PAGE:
Vols’ offensive effort now matching defense
Posted: Thursday, February 16, 2012 7:00 pm
By BETH RUCKER
AP Sports Writer
KNOXVILLE (AP) — The Tennessee Volunteers have had the hang of coach Cuonzo Martin’s tough defensive style for a while. Now they’re starting to get into the swing of his motion offense, too.
Jordan McRae came off the bench to score 14 points, and five other Vols logged double-digit scoring as Tennessee beat Arkansas 77-58 on Wednesday night.
“The past three or four games, we’ve done a good job running the motion offense,” Martin said. “That’s a credit to our guys moving and getting open against the zone defense. When you make that pass, good things happen. We penetrated and found the shooter.”
Trae Golden scored 13 points, Jeronne Maymon and Skylar McBee each had 12 points, Cameron Tatum added 11 points and Jarnell Stokes had 10 as the Volunteers shot 56 percent (28 of 50) while holding the Razorbacks to 42.9 percent shooting (24 of 56).
Tennessee (14-12, 6-5 Southeastern Conference) did its damage early in the game, then turned to its defense to overcome some sloppy possessions late in the first half and early in the second. The Vols, who have won 10 of their last 11 at home, hit nine of their first 10 shots, led by as many as 24 points in the first half and held a 47-30 halftime lead.
“We’re getting a vibe for each other. We’re getting a good chemistry for each other,” Tatum said. “We’ve just got to keep getting better and playing for each other.”
With Arkansas leading 6-4, Tatum hit a jumper that launched a 19-0 run for Tennessee. Tatum, who has struggled through a shooting slump lately and didn’t even attempt a shot in the Vols’ 75-70 win at Florida on Saturday, followed that basket with a 3-pointer.
McRae sank a 3 of his own to put the Vols up 21-6 with 13:55 until halftime, and Tennessee finished the half 7 of 10 from the perimeter against the SEC’s second-toughest 3-point defense. Arkansas limits its opponents to 29.3 percent shooting from the arc.
Arkansas (17-9, 5-6) capitalized on missed shots by Tennessee to go on a 7-0 run immediately before halftime.
The Hogs took advantage of turnovers by the Vols early in the second half during another 7-0 run to pull within 14 points.
“We dug a hole,” Arkansas coach Mike Anderson said. “Obviously, Tennessee had some easy opportunities. They shot the ball well, too. They made some shots — got to give them credit. They came out and they established, throwing the first punch. I thought in the second half we responded a lot more positively.”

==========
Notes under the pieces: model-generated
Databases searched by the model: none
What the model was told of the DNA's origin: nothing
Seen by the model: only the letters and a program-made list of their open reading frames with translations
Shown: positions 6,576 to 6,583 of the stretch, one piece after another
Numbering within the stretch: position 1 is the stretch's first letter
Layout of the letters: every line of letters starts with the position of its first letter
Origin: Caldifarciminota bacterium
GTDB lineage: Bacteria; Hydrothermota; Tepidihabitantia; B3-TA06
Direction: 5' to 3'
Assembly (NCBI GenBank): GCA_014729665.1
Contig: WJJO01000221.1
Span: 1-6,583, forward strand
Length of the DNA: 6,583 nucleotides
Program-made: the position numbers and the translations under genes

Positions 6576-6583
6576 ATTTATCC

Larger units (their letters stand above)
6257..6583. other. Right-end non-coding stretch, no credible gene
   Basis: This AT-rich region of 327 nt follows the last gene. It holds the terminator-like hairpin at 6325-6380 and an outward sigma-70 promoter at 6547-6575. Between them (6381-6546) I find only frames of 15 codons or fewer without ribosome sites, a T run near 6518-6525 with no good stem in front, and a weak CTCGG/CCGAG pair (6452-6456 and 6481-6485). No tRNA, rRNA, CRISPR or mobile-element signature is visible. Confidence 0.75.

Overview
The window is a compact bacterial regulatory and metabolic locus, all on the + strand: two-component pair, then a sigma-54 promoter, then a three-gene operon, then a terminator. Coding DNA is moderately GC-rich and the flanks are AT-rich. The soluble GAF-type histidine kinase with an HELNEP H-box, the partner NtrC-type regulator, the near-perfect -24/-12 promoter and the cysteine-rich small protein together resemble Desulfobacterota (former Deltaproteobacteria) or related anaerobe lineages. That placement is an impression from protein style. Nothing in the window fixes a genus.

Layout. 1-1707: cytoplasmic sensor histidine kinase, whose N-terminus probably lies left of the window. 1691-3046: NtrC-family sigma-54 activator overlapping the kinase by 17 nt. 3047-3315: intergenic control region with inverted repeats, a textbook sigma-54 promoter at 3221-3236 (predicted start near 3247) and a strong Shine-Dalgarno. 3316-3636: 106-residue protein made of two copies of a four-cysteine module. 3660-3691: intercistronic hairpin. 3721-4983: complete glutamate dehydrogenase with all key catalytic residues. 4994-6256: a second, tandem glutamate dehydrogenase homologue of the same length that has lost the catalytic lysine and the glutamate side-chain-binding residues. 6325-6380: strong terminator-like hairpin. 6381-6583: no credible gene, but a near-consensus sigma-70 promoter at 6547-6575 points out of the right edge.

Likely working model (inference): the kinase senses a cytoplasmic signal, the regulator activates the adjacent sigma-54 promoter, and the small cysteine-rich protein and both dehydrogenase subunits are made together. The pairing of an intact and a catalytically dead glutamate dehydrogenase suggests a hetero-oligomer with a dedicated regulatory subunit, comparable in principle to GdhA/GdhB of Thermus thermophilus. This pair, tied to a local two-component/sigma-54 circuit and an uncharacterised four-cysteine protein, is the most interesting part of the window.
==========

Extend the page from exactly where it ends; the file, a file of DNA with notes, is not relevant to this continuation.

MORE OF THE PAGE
Brandon Mitchell hit a layup for the Razorbacks with 8:22 to play that cut Tennessee’s lead to 60-50, but it was as close as the Hogs would get. McBee answered with one of his four 3s of the game to spark Tennessee’s energy again.
BJ Young scored 18 points, and Hunter Mickelson scored 12 for Arkansas, which hasn’t won a road game this season.
“We had all the momentum going into the second half,” Mickelson said. “When we did cut it down, we had everything going for us. Things happen. It’s their home floor. They are going to get some breaks and stuff like that. McBee got that 3-pointer, and that definitely takes it away from you.”
Arkansas and Tennessee entered the game in a three-way tie with Mississippi for fifth place in the SEC. With their fourth win in a row, the Vols moved into a tie with Mississippi State for fourth while the Hogs dropped to a three-way tie for seventh.
Before the game, Tennessee announced that Martin had suspended forward Kenny Hall indefinitely for conduct detrimental to the team.
Hall, who averages 6.2 points, 4.5 rebounds and a block, hadn’t missed a game this season and started 16 of them, including the last two.
Stokes returned to the starting lineup in Hall’s place. Stokes sat out against South Carolina on Feb. 8 and came off the bench against Florida on Saturday after suffering a minor injury to his wrist.
Martin said there was no timetable for Hall’s return, but added that the junior would not practice in the coming days or travel with Tennessee to Alabama on Saturday.
“You’ve got to do the right things on and off the court,” Martin said. “That’s the bottom line.”
Published in The Messenger 2.16.12